Best way to share files - Samba or SSH?
Q I am running Samba on my Linux desktop so that my Windows laptop can access files in the desktop. If I need to access the files on my Linux desktop from another Linux laptop, do I need to run Samba? I tried TightVNC the other day and was able to see the other person's desktop. Can I use it to transfer files like in Samba? I then came across something call KDE Remote Desktop Connection. Is this something like VNC? Which is the preferred method, VNC or Remote Desktop? SSH is something else that I've read about but not tried out yet. Wikipedia states "Secure Shell or SSH is a network protocol that allows data to be exchanged using a secure channel between two computers." Does this mean that it is something like Samba that allows a connection between my laptop and desktop or only between Linux computers? Or is it a totally different beast?
A Samba is a server to allow other computers to access files using the Windows SMB and CIFS protocols. Although it was originally intended to make files on a non-Windows computer available on a Windows network, it has grown beyond that. As it is a server, you do not need it running on a computer that is used to access files from a Windows system - you only need the client side of the software, with no server running. The client programs are usually installed by default and are often included in a separate package to avoid the need to install the whole of Samba just to access files from a Windows network.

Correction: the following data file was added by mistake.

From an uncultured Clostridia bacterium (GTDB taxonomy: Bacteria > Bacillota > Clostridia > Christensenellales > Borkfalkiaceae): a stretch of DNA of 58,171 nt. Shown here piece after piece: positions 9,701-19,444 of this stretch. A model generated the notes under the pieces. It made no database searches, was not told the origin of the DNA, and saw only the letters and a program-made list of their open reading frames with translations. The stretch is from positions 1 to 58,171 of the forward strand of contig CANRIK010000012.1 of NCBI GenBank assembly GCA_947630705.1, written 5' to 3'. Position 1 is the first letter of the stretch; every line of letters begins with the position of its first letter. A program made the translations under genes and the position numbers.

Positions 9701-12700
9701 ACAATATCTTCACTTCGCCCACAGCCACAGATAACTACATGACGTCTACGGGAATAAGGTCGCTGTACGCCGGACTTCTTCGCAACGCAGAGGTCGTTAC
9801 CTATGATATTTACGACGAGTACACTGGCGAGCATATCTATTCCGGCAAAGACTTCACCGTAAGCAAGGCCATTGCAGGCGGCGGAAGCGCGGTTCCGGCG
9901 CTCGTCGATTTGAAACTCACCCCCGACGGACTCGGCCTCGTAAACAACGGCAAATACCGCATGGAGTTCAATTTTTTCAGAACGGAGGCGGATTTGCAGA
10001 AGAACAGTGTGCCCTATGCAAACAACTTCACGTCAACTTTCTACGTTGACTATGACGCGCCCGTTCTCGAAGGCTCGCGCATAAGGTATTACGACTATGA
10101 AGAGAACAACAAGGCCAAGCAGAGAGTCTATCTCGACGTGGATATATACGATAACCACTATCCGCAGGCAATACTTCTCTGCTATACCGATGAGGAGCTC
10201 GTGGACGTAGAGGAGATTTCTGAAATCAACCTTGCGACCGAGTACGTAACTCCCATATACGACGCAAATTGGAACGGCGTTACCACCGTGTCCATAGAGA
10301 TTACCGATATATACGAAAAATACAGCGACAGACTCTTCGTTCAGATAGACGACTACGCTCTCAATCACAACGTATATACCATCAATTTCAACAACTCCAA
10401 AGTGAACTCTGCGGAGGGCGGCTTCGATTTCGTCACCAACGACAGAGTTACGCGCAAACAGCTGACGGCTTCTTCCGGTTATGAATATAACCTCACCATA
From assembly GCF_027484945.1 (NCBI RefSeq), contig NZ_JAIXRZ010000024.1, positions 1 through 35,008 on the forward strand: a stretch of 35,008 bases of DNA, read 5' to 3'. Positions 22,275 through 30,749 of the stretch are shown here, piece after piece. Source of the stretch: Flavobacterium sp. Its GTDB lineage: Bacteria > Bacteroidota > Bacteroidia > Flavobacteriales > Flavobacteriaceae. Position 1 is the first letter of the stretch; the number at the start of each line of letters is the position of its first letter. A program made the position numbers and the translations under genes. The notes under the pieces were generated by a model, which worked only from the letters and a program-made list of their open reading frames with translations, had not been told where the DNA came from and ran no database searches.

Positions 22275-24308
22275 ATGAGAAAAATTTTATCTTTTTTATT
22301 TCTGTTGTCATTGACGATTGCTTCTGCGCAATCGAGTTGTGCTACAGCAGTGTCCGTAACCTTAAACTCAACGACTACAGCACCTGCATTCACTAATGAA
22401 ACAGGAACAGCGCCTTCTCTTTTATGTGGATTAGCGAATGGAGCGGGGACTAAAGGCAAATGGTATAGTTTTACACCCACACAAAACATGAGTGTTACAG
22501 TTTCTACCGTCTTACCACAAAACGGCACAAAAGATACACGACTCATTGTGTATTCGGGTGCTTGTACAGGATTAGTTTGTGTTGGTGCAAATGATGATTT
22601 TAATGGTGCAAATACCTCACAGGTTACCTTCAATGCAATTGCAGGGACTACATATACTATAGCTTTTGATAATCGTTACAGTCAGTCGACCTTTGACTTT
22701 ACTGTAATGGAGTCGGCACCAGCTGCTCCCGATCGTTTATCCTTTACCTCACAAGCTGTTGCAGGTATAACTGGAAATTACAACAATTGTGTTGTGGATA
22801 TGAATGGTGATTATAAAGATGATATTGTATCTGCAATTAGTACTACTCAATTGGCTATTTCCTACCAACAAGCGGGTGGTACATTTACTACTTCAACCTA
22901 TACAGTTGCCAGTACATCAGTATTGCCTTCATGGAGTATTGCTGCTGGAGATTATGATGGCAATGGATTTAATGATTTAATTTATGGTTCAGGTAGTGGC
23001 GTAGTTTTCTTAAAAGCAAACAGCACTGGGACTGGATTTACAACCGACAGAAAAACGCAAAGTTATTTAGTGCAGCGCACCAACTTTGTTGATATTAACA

You can also use Samba to share files between Linux computers. There is a more native method called NFS (Network File System) but if your network contains a mixture of Windows and other operating systems, it is often simpler to stick with Samba for everything. TightVNC, a variant of the original VNC suite, is completely different, allowing remote access to the graphical desktop of another computer. It does not include file transfer facilities because you are doing everything on the remote computer, but using your local keyboard, mouse and monitor. KDE's Remote Desktop Connection is a front-end to both VNC and the Windows Remote Desktop Protocol. It can connect to computers using either method, determining the best protocol to use on each connection. SSH is also different, providing a way of logging in to a command shell on a remote computer using an encrypted connection, making it secure for administrative tasks over an insecure connection, like the internet.
SSH also provides file transfer facilities, through the use of the command line scp and sftp programs. The latter can also be used with graphical file managers. Type stfp://user@domain/path/to/directory into Konqueror's location bar to display the contents of the directory from the remote machine (provided you have SSH login access of course). There is also an SSH program for Windows called Putty (www.chiark.greenend.org.uk/~sgtatham/putty).
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